By: Liel Maghen and Aziz Abu Sarah
It is a custom in Israel that people will forsake their social rights or economic demands in face of any security concerns and terror threats. The right wing in Israel had successfully presented security concerns as a justification to maintain the status quo on social issues. Thus, in the general public, the military budget cannot be questioned or even debated. Therefore, despite the new social movement claim to work on changing the priorities in Israel, they decided consciously to ignore the debate about security in order to keep the movement popular.
Last week’s terror attack in Eilat and the rockets that came later pushed many Israelis back to their fearful state of mind. They quickly started to question whether they should continue the social justice protests. However, despite many calls to cancel the protests, it seemed that the activists understood that cancellation of protests might mean an end to the movement.
It became harder for the social justice movement to ignore the new reality of the southern border rapid escalation of violence which pushed the movement toward new directions. For two weeks in row the social movement activists succeeded in keeping the momentum. But these two latest rallies were different from the ones that came before.
Last week protest in Tel Aviv was especially inspiring. The willingness of thousands people to come out and say “no” to fear and “yes” to change is no small thing. The protest was a challenge to the status quo where security is the ultimate argument. It challenged the notion that security is more important than striving for a higher living standards and social justice. Speakers highlighted that no security is worthwhile when social security is ignored. Other speakers spoke of their desire to build a state to live for with social justice platform and not only a place to fight and die for. One of the speakers boldly shouted that Sderot needs both social justice and peace.
Some protestors and speakers chanted that the people want a cease fire, a few from Hadash party were shouting for justice in both Sderot and Gaza.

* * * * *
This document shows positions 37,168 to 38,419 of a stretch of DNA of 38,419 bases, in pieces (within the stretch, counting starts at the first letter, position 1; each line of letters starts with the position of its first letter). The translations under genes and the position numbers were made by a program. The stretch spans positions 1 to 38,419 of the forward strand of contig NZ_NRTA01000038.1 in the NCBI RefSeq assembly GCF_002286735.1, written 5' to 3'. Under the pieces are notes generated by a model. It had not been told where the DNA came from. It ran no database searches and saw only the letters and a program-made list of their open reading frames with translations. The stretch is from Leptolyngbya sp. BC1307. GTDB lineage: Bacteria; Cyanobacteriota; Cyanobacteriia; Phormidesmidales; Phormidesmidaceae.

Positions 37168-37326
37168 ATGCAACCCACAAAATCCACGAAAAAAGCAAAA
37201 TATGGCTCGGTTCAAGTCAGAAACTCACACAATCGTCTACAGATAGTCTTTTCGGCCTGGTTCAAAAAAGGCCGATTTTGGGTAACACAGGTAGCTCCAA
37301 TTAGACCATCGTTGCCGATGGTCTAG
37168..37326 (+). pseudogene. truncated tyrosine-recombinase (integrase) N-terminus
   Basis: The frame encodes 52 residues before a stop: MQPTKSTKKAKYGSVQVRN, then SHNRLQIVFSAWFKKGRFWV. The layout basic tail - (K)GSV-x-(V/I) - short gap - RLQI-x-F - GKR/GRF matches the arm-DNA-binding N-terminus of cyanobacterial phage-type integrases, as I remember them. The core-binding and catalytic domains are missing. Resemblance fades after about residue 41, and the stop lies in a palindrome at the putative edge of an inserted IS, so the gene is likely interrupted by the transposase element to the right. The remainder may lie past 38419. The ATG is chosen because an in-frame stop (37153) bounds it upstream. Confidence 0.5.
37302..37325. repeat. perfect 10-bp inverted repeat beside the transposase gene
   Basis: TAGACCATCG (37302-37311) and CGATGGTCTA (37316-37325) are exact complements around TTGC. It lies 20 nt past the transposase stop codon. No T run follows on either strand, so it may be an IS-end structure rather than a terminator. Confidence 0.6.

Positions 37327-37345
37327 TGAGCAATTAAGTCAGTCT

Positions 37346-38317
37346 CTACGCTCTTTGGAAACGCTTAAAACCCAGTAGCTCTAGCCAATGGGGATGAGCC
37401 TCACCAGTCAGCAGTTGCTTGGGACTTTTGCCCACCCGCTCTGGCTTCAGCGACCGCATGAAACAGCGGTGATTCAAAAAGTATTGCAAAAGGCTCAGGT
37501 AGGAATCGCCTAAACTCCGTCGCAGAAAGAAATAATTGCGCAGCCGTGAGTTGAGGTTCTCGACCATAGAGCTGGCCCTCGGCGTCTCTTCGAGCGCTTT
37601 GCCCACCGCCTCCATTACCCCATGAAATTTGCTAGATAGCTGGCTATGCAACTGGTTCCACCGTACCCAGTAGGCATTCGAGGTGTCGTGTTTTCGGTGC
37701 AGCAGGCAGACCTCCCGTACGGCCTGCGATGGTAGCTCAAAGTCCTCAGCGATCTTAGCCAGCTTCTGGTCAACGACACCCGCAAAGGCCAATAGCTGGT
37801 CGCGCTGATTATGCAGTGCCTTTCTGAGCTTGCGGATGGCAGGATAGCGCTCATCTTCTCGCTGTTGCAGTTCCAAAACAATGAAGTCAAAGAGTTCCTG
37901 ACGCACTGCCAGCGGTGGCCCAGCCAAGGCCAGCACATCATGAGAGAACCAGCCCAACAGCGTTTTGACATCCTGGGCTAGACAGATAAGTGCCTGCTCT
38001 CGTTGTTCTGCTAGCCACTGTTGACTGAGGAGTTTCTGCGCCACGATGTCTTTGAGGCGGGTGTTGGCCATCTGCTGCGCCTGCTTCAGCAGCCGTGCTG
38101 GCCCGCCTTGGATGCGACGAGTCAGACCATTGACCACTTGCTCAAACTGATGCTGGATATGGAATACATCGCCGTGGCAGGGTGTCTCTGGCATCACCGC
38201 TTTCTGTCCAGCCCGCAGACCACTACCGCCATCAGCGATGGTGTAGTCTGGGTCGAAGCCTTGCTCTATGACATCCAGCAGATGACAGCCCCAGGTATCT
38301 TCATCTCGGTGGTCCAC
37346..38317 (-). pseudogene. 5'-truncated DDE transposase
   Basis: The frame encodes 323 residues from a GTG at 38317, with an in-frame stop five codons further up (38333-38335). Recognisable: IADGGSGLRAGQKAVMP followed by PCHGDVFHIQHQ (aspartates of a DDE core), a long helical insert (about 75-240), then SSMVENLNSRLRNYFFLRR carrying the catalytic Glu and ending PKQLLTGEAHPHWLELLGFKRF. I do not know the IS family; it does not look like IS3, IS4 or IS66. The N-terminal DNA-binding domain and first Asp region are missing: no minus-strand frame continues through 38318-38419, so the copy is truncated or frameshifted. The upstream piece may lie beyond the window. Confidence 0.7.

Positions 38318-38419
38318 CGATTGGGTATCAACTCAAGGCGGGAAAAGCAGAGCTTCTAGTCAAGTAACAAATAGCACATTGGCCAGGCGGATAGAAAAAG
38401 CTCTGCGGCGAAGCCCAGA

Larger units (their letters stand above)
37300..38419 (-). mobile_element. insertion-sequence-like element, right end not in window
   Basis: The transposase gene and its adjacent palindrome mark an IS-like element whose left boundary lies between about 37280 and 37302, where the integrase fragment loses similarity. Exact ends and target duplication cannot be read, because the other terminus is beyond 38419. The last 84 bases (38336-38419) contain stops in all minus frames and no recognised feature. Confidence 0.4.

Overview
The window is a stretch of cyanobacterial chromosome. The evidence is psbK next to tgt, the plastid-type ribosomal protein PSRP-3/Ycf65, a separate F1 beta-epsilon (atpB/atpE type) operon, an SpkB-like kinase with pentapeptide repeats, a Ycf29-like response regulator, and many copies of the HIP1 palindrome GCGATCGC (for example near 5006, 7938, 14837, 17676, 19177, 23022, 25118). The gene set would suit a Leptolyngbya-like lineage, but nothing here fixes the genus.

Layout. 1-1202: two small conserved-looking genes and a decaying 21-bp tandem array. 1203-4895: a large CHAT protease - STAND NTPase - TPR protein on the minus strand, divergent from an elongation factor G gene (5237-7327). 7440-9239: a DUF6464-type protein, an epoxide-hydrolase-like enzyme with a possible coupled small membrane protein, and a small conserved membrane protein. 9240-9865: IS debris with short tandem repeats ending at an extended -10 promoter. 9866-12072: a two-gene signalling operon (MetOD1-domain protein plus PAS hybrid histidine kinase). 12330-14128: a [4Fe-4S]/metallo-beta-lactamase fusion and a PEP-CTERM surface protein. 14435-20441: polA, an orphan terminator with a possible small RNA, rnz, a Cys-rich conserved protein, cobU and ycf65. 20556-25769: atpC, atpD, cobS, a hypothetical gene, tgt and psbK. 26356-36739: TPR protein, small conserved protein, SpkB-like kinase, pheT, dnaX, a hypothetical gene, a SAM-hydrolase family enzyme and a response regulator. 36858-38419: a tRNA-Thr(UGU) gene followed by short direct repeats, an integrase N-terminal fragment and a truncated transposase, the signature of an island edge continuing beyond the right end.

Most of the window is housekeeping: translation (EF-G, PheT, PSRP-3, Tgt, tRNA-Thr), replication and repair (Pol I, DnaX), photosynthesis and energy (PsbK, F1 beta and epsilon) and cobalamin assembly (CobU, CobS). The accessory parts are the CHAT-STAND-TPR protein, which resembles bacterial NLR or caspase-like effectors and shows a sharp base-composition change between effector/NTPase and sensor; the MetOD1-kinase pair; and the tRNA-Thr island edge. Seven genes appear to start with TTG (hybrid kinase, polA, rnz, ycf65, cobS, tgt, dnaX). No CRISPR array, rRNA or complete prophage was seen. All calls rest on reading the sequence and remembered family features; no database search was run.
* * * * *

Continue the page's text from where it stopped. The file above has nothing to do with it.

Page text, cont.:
When an Arab speaker was heckled by radical right wing activists, we wondered how the crowd would react. Would the movement bear this provocation, or would it show a change in attitude?
The crowd shouted together that Arabs and Jews refuse to be enemies until the right wing activists went away. Facing down this challenge was the highlight of the evening for us. The protest as expected to have a few disturbing people, there will always be spoilers but the real test was the crowd willingness and ability to push those spoilers away.
This Saturday protest was even larger, about 25,000 people showed up in Tel Aviv. The numbers surprised the newscasters. Israel Radio predicted no more than 2,000 people. But the protest was also different in content. In efforts to counter accusations of betrayal for protesting while Israel is facing more urgent security issues, the protestors put together a very nationalist protest. They also brought to the front of the protest a new issue. Gilad Shalit. Noam Shalit, the father of the captive soldier, was one of the main speakers. Every other speaker talked about Shalit and the government’s inability to bring him back. Noam Shalit is perhaps the first speaker in these protests to publicly call for Netanyahu to resign, branding him as unfit to lead the country.
Bringing new political issues that are in the consensus of the Israeli public is a brilliant move to counter attacks on the patriotism of the movement. However, this will raise questions about other issues. In the same time some of these new issues might be in the consensus of Jewish public but not the Arab communities whom been doubtful about this movement from the beginning. It is likely that raising these new political issues will bring more complications to the organizers.
For now, the social justice activists’ ability to bring thousands of people to the streets despite the security situation shows that this movement is changing priorities for some Israelis. Such success is crucial in order to put a real pressure on the government to take the demands of the protestors seriously. Perhaps what makes this success a benchmark in challenging the status quo is the ability to overcome recent media and government criticism of the protests.
The next weeks and months will bring more tests to this movement. September and the Palestinian declaration of independence will bring tension and the Israeli government is likely to use the fear to end the protests. However, the social movement had proved that they can overcome these challenges and generate hope that a real change in priorities is possible in the Israeli community.
Liel Maghen is a political science student at Hebrew University.